DNA REPAIR PATHWAYS INVOLVED IN THE FORMATION OF ANAPHASE BRIDGES
Chromosomal alterations can arise from numerous events, including errors during cell division or repair of damaged DNA. Of these errors, segregational defects such as anaphase bridges and multipolar spindles play a major role in chromosomal instability, leading to tumorigenesis.
Bridges can theoretically be produced by several mechanisms including telomere-telomere fusion, persistence of chromatid cohesion into anaphase or repair of broken DNA ends. DNA damage can induce anaphase bridges following exposure to agents such as hydrogen peroxide or ionizing radiation (IR). Our hypothesis is that while the majority of double strand breaks (DSBs) are repaired, to restore the original chromosome structure, incorrect fusion events also occur leading to bridging and that bridge formation allows cells to bypass the apoptotic pathways that are activated in response to DNA damage. To test this, we set out to determine what pathways the cells use to heal the damage and form bridges. Our data suggest that neither of the two major pathways used by the cell for repair of double strand breaks, homologous recombination (HR) and non-homologous end joining (NHEJ), is required for bridge formation. In fact, the NHEJ pathway seems to play a role in the prevention of bridges. When NHEJ is compromised, the cell appears to use HR to repair the break, resulting in increased anaphase bridge formation. Moreover, intrinsic NHEJ activity of different cell lines appears to be correlated with induction of bridges from DNA damage. Our preliminary data also suggest that cell lines with high levels of bridging are capable of apoptosis, yet further experiments are required to see if blocking bridging can enhance cell death.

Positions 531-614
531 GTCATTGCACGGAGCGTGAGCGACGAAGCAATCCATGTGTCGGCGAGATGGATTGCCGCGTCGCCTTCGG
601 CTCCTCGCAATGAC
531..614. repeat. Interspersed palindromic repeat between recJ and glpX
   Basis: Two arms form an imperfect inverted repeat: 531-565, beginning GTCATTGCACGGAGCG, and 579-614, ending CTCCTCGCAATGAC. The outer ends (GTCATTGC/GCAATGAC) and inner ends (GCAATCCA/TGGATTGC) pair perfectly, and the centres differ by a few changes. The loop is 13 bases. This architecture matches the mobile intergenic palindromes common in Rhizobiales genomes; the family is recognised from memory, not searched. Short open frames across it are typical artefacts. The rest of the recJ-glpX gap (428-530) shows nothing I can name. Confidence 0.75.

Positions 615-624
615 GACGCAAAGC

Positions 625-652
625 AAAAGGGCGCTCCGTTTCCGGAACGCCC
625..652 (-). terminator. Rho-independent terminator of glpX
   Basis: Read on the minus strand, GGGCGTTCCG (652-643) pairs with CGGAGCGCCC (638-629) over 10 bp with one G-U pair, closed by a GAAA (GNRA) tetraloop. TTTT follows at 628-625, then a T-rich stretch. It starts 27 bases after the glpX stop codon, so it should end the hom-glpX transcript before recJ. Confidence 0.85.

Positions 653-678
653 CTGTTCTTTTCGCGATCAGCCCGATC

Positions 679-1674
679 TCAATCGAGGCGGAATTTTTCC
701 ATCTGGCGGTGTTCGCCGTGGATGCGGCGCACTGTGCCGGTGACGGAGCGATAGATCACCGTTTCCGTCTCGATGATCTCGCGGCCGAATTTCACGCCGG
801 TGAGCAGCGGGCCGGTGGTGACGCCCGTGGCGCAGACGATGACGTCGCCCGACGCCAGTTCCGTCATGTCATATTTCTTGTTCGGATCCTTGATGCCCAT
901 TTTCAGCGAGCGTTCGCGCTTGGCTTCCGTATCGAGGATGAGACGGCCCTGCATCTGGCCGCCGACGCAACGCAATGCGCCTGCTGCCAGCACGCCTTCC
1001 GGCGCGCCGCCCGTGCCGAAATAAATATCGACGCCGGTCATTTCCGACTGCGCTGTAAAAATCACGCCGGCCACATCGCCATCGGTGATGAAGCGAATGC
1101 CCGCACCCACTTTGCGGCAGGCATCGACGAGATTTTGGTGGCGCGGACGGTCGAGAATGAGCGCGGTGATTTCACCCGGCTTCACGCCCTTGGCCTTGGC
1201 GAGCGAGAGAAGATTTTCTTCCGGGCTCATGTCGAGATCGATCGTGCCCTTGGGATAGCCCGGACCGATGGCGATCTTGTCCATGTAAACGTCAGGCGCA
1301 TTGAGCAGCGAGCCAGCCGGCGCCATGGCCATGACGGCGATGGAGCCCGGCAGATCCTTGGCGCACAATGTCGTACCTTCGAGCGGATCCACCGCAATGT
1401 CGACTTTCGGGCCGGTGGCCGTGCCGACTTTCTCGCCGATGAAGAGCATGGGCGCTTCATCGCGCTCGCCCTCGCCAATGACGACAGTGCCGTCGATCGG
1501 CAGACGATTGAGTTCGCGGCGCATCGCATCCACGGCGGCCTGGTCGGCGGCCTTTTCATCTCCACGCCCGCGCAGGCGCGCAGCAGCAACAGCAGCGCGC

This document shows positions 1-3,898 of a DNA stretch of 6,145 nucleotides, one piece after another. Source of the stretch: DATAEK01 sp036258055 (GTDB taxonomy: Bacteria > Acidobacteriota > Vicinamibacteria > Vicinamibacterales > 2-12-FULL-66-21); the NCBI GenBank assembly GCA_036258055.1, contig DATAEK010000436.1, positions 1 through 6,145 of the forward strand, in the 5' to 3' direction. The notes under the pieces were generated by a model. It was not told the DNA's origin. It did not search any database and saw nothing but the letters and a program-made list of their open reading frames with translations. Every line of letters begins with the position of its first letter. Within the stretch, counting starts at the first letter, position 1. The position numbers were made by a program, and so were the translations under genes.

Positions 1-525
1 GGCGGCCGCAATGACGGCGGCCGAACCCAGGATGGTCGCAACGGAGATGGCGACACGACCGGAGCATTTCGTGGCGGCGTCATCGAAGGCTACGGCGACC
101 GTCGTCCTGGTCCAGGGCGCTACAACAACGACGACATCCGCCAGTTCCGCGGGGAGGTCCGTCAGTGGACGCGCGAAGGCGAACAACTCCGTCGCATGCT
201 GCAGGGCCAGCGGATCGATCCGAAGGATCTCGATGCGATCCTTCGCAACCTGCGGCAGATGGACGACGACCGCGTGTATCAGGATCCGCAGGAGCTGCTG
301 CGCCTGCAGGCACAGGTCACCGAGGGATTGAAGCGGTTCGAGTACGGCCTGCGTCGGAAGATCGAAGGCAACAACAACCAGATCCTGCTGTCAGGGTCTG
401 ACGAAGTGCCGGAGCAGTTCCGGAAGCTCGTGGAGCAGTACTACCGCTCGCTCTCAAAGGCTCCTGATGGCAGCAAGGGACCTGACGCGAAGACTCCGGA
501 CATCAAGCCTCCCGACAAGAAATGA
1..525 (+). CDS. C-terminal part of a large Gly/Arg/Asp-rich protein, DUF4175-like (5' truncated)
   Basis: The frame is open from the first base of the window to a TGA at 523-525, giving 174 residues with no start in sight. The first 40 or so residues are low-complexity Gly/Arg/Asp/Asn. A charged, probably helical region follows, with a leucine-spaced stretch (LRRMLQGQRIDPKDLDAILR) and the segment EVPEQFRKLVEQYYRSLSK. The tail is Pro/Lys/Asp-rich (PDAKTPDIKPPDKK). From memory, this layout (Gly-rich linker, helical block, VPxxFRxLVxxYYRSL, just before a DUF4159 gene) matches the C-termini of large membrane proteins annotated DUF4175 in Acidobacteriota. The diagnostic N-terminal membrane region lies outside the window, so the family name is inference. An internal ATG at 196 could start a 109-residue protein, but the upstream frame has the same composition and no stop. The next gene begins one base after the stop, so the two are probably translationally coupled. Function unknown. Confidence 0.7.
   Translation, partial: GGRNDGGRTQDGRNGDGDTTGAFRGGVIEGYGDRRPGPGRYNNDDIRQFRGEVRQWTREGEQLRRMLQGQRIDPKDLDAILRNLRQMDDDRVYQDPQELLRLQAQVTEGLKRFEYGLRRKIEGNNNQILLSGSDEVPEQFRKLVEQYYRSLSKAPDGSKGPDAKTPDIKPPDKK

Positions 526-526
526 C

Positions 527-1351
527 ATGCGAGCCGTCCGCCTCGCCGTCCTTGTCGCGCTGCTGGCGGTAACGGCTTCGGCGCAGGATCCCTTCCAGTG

Multipolar spindles are aberrant mitotic figures when a cell divides into two or more poles, which can lead to uneven segregation of the chromosomes. In our studies, we found that IR treatment can lead to an increase in multipolarity shortly after treatment and changes the distribution of spindle pole components. Initial observations on the splitting of centrosomal proteins following IR treatment are presented.
Advisor:Dr William Saunders; Dr Graham Hatfull; Dr Deborah Chapman; Dr Jeffrey Hildebrand; Dr Richard Wood
School:University of Pittsburgh
School Location:USA - Pennsylvania
Source Type:Master's Thesis
Date of Publication:01/26/2007